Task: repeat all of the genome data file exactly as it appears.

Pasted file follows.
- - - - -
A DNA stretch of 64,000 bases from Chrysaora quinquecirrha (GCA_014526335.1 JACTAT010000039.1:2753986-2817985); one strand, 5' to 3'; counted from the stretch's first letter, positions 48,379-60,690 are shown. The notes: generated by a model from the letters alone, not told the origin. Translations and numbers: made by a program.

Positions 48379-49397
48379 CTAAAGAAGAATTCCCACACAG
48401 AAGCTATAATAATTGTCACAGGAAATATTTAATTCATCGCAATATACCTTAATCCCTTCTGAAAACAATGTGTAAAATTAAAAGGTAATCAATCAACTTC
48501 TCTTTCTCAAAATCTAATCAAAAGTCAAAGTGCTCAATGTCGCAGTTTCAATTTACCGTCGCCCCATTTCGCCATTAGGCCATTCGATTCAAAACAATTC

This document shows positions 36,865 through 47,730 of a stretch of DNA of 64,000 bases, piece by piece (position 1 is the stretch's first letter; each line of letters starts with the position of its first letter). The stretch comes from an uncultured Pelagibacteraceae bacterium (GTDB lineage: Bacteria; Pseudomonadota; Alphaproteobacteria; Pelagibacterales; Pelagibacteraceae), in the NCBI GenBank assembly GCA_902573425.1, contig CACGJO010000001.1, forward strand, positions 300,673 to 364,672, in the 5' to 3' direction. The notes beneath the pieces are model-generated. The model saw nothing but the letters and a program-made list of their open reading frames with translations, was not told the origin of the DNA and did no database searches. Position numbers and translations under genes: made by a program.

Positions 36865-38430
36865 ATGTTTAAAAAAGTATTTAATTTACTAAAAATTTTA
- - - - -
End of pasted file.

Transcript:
A DNA stretch of 64,000 bases from Chrysaora quinquecirrha (GCA_014526335.1 JACTAT010000039.1:2753986-2817985); one strand, 5' to 3'; counted from the stretch's first letter, positions 48,379-60,690 are shown. The notes: generated by a model from the letters alone, not told the origin. Translations and numbers: made by a program.

Positions 48379-49397
48379 CTAAAGAAGAATTCCCACACAG
48401 AAGCTATAATAATTGTCACAGGAAATATTTAATTCATCGCAATATACCTTAATCCCTTCTGAAAACAATGTGTAAAATTAAAAGGTAATCAATCAACTTC
48501 TCTTTCTCAAAATCTAATCAAAAGTCAAAGTGCTCAATGTCGCAGTTTCAATTTACCGTCGCCCCATTTCGCCATTAGGCCATTCGATTCAAAACAATTC

This document shows positions 36,865 through 47,730 of a stretch of DNA of 64,000 bases, piece by piece (position 1 is the stretch's first letter; each line of letters starts with the position of its first letter). The stretch comes from an uncultured Pelagibacteraceae bacterium (GTDB lineage: Bacteria; Pseudomonadota; Alphaproteobacteria; Pelagibacterales; Pelagibacteraceae), in the NCBI GenBank assembly GCA_902573425.1, contig CACGJO010000001.1, forward strand, positions 300,673 to 364,672, in the 5' to 3' direction. The notes beneath the pieces are model-generated. The model saw nothing but the letters and a program-made list of their open reading frames with translations, was not told the origin of the DNA and did no database searches. Position numbers and translations under genes: made by a program.

Positions 36865-38430
36865 ATGTTTAAAAAAGTATTTAATTTACTAAAAATTTTA